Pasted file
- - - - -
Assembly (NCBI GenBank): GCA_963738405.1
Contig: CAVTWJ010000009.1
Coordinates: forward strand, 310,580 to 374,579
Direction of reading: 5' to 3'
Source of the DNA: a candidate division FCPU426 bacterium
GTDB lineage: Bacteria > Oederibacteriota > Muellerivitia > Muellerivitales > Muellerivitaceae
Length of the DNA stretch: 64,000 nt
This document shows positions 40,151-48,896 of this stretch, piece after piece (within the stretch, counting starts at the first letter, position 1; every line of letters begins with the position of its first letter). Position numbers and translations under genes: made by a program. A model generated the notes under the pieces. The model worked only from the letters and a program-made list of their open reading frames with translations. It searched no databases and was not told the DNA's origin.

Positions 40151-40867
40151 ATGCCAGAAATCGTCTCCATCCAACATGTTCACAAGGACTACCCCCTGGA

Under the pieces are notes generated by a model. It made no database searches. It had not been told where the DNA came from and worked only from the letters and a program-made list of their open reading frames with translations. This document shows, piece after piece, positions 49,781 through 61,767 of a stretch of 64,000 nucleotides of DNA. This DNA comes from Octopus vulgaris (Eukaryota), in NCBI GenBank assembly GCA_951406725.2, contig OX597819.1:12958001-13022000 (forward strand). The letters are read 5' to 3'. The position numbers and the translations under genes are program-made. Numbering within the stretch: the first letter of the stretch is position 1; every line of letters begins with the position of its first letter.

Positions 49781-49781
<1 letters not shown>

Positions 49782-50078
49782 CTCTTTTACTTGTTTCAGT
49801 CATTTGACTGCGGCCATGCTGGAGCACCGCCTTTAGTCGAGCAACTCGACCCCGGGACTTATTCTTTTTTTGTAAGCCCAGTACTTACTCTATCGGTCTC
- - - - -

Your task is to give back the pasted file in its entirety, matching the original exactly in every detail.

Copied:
Assembly (NCBI GenBank): GCA_963738405.1
Contig: CAVTWJ010000009.1
Coordinates: forward strand, 310,580 to 374,579
Direction of reading: 5' to 3'
Source of the DNA: a candidate division FCPU426 bacterium
GTDB lineage: Bacteria > Oederibacteriota > Muellerivitia > Muellerivitales > Muellerivitaceae
Length of the DNA stretch: 64,000 nt
This document shows positions 40,151-48,896 of this stretch, piece after piece (within the stretch, counting starts at the first letter, position 1; every line of letters begins with the position of its first letter). Position numbers and translations under genes: made by a program. A model generated the notes under the pieces. The model worked only from the letters and a program-made list of their open reading frames with translations. It searched no databases and was not told the DNA's origin.

Positions 40151-40867
40151 ATGCCAGAAATCGTCTCCATCCAACATGTTCACAAGGACTACCCCCTGGA

Under the pieces are notes generated by a model. It made no database searches. It had not been told where the DNA came from and worked only from the letters and a program-made list of their open reading frames with translations. This document shows, piece after piece, positions 49,781 through 61,767 of a stretch of 64,000 nucleotides of DNA. This DNA comes from Octopus vulgaris (Eukaryota), in NCBI GenBank assembly GCA_951406725.2, contig OX597819.1:12958001-13022000 (forward strand). The letters are read 5' to 3'. The position numbers and the translations under genes are program-made. Numbering within the stretch: the first letter of the stretch is position 1; every line of letters begins with the position of its first letter.

Positions 49781-49781
<1 letters not shown>

Positions 49782-50078
49782 CTCTTTTACTTGTTTCAGT
49801 CATTTGACTGCGGCCATGCTGGAGCACCGCCTTTAGTCGAGCAACTCGACCCCGGGACTTATTCTTTTTTTGTAAGCCCAGTACTTACTCTATCGGTCTC